Cadere and the Weal / HD Video, 9 min 16 s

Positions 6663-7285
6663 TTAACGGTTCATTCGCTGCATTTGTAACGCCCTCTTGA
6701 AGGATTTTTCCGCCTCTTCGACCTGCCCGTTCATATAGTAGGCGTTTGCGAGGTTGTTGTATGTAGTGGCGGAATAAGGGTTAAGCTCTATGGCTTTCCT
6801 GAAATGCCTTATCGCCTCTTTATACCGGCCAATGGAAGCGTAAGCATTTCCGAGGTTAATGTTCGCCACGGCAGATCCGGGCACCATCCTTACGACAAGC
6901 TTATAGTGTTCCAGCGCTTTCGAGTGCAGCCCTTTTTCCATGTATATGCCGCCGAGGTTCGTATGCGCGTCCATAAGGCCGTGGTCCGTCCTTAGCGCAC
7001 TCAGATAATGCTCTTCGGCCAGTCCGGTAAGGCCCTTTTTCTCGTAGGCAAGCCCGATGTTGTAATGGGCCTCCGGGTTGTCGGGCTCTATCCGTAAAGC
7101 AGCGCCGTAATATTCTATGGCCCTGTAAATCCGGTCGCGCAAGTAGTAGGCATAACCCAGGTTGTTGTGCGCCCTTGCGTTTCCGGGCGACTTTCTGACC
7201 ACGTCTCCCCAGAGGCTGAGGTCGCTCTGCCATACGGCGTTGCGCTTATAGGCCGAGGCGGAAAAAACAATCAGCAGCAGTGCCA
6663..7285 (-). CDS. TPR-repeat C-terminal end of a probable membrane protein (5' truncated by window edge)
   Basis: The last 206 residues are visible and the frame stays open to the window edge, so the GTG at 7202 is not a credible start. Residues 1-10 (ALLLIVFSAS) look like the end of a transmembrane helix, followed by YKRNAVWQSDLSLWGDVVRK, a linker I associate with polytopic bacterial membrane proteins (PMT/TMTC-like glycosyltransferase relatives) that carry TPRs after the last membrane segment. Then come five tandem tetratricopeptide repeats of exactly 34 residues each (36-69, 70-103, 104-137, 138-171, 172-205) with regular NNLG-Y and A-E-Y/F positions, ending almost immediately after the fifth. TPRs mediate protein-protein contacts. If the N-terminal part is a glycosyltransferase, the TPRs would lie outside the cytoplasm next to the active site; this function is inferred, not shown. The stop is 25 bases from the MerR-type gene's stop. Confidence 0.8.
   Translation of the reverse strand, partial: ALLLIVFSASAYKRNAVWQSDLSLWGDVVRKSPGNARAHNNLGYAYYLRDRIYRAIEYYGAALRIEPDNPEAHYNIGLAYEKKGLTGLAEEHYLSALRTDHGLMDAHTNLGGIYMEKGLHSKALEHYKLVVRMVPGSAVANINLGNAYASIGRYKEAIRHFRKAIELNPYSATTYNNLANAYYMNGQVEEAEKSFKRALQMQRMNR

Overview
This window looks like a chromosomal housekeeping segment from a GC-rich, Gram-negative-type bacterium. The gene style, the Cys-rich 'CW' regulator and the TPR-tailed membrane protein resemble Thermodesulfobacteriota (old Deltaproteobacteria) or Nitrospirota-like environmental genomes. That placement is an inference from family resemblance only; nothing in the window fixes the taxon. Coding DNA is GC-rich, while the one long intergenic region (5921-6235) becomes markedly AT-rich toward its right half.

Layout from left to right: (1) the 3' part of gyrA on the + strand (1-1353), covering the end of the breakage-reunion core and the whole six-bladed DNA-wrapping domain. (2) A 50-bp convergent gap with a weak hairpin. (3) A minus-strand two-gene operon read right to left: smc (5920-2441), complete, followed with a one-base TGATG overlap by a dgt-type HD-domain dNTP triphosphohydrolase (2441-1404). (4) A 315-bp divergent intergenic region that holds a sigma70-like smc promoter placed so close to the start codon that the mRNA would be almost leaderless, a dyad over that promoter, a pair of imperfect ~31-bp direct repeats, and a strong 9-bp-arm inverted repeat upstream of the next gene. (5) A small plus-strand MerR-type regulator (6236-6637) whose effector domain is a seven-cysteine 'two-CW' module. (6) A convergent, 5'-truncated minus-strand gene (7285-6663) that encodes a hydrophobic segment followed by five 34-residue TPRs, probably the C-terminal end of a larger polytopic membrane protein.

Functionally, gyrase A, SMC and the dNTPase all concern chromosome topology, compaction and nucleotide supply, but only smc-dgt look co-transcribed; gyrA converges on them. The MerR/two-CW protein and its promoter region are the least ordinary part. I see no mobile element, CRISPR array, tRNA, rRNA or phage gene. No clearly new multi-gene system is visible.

In order to examine our perverse relationship to nature is it really nature that we must make more humane? Or is it humanity that must become more like the animal? In Cadere and the Weal a young huntress stalks an imaginary squirrel, her object of desire. The fake-alive-undead squirrel hides in its imaginary cave in tense juxtaposition to the longing and wandering of the huntress. “Cadere”, a reference to Julia Kristeva’s text on abjection, is latin meaning “to fall” and also the root of the English “cadaver”; “weal” references Marian Engel’s novel about the wound left on a woman’s back by a bear with whom she has a failed sexual encounter. As the huntress in the video draws her bow and marks her target the animal is transformed into its real-dead iteration, exposed to time and immanent decay.